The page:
Assisted procreation, as any other medical treatment, requires that you rely on the professionalism of the doctors and staff of the clinic you choose. Obviously, each clinic is different. Get now your Fertility Report, which will select several clinics for you out of the pool of clinics that meet our strict quality criteria. Moreover, it will offer you a comparison between the fees and conditions each clinic offers in order for you to make a well informed choice.

If we do the pregnancy test early, it may happen that the hCG hormone value has not increased enough to be detected by the test. This could result in a false-negative result.

Beta is considered positive when more than 5 mIU/ml is found in the blood test, but this value is very low. As a general rule, after 13 days from implantation, a beta of about 50 mIU/ml should be expected.

In the case of the urine test, the sensitivity of the test is much lower. This means that it will only give a positive result with concentrations of more than 25 or 50 mIU/ml of hCG, depending on the test purchased from the pharmacy. However, there are now ultrasensitive urine tests capable of detecting smaller amounts of the hormone.

Ultimately, it will always be better to test for beta-hCG in the blood, as it gives a specific value of the hormone and detects lower concentrations.

Doubtful results

When a urine pregnancy test is performed, it is possible to obtain a negative result, but the woman may show symptoms of pregnancy. On the other hand, it may also be the case that the value of a quantitative test is positive but low with respect to normal levels.

As mentioned above, the hCG hormone doubles about every 48-72 hours until the end of the first trimester. For this reason, in these doubtful situations, it is advisable to repeat the test after 2-3 days.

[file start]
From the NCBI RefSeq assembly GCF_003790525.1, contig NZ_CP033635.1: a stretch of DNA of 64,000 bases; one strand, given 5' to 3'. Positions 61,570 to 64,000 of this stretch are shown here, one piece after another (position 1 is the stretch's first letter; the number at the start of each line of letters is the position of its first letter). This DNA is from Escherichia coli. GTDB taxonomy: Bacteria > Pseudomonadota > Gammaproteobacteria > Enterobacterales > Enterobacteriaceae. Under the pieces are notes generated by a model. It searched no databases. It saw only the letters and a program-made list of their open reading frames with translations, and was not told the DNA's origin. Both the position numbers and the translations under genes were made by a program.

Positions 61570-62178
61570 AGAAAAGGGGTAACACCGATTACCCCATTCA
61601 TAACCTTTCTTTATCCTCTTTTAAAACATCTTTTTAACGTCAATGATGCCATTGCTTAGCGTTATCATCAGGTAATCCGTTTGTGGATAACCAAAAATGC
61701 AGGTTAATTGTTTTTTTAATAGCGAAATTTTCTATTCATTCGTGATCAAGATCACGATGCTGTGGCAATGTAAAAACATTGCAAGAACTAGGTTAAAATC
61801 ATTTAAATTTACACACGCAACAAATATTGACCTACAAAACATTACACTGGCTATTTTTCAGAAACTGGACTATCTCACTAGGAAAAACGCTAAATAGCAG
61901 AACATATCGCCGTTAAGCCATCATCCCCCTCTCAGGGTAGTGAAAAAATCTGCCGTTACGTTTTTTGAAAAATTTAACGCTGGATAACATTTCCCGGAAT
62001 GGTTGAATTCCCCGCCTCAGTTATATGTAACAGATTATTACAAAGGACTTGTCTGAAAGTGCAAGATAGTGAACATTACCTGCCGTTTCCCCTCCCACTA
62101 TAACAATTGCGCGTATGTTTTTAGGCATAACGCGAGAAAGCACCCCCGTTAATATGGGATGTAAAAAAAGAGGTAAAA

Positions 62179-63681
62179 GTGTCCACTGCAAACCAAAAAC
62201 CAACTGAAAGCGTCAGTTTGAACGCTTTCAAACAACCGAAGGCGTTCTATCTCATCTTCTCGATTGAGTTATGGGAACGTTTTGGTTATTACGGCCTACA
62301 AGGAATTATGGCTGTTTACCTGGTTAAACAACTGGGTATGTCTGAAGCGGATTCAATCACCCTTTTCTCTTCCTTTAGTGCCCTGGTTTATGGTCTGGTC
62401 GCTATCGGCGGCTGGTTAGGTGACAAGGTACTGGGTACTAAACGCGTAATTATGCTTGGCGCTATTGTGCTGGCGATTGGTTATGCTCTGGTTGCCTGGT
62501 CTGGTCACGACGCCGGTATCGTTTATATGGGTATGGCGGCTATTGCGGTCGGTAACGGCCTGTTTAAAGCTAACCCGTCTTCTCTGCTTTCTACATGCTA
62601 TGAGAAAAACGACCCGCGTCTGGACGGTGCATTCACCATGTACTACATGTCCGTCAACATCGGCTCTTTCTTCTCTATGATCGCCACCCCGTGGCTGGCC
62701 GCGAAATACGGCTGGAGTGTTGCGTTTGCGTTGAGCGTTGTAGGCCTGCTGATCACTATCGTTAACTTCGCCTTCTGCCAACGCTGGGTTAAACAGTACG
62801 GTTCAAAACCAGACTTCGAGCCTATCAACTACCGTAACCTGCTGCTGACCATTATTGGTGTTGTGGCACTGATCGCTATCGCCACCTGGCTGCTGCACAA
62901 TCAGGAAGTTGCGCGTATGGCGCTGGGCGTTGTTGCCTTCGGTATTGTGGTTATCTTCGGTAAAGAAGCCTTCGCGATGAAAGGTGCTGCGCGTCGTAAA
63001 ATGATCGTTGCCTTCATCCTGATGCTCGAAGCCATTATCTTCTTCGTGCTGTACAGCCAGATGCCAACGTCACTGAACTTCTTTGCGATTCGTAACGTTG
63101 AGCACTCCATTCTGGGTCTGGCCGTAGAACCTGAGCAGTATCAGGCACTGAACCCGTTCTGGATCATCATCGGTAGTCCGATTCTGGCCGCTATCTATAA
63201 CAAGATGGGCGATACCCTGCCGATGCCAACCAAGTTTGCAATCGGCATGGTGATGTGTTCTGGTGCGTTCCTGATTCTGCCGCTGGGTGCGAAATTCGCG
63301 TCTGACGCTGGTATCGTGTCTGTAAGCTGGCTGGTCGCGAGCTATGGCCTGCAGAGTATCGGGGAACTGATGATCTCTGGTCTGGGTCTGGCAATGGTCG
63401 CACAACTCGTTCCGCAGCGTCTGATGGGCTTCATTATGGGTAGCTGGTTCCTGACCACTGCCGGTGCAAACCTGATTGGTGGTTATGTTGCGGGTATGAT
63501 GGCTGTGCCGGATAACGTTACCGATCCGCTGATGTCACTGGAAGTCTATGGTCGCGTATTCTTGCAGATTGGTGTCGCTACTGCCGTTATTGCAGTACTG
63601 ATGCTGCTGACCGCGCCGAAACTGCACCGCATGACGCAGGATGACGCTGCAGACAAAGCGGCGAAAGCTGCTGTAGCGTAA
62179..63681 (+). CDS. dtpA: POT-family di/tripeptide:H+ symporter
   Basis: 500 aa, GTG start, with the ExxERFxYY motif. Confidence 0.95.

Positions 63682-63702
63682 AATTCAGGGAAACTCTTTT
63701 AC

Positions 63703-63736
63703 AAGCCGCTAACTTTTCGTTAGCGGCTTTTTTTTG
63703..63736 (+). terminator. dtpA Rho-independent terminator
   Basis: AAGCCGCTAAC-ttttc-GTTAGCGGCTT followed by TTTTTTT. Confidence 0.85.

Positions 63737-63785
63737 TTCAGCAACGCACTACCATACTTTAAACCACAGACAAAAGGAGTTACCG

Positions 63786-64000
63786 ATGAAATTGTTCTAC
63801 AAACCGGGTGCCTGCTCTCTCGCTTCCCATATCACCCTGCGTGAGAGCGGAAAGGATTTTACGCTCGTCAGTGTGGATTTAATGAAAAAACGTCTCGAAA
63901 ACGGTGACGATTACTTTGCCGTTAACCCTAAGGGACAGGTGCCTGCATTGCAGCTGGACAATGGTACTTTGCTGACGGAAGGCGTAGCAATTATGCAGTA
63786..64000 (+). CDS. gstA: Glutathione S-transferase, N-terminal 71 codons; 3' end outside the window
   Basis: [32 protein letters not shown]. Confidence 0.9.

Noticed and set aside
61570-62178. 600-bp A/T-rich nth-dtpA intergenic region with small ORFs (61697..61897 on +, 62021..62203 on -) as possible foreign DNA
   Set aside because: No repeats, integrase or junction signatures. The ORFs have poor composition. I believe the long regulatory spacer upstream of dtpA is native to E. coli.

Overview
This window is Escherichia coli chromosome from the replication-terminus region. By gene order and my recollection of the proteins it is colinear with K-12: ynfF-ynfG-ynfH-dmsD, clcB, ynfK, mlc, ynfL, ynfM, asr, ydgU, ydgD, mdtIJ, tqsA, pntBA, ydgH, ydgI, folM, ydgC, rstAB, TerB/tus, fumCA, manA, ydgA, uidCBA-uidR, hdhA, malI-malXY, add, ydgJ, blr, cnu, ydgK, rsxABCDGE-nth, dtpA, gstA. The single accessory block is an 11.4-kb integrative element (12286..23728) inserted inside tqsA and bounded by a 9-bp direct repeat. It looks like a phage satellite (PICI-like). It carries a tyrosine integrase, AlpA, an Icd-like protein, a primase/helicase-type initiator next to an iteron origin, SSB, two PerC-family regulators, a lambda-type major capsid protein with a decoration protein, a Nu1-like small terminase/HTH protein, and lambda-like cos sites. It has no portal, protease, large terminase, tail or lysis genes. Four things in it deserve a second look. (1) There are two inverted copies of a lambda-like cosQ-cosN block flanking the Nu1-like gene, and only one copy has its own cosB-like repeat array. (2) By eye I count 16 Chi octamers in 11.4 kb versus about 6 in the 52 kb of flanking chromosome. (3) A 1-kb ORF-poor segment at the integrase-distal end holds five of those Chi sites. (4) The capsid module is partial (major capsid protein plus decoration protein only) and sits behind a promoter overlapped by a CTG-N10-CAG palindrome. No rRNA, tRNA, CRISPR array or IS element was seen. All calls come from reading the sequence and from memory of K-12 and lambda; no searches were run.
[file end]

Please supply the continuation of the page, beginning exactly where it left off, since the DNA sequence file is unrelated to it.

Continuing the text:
In the case of blood pregnancy tests, a repeat test can check for a doubling of the hCG value to ensure that pregnancy is indeed present and is progressing properly.

False positives and false negatives

In some cases, the result of the pregnancy test may be erroneous. This is known as false negative and false positiveresults:

False negative
in both natural pregnancy and in cases of assisted reproduction, if the test is done too early, the hormone may not be detected because it is still at very low levels. Therefore, it will be necessary to wait for the appropriate day to obtain a reliable result.
False positive
in an assisted reproduction treatment, it is common for the patient to be administered hCG to induce ovulation. This hormone can remain in the blood for a few days and confuse the pregnancy test. Thus, the woman would get a positive result even though there may not actually be a pregnancy. On the other hand, it is possible to obtain a positive result and that the woman is not pregnant or the pregnancy is not evolutive, as in ectopic pregnancy, anembryonic pregnancy...

You can learn more about these erroneous pregnancy test results in the following article: Can pregnancy tests fail? False positives and negatives

What happens if hCG values are abnormal?

When performing the quantitative beta-hCG test, a woman may be found to have a result above or below the reference value for the gestational period she is in. If the deviation (more or less) is small, there is no need to be overly alarmed: beta values can vary greatly among women.

However, if the deviation is very large, it is possible that the woman is facing one of the following cases: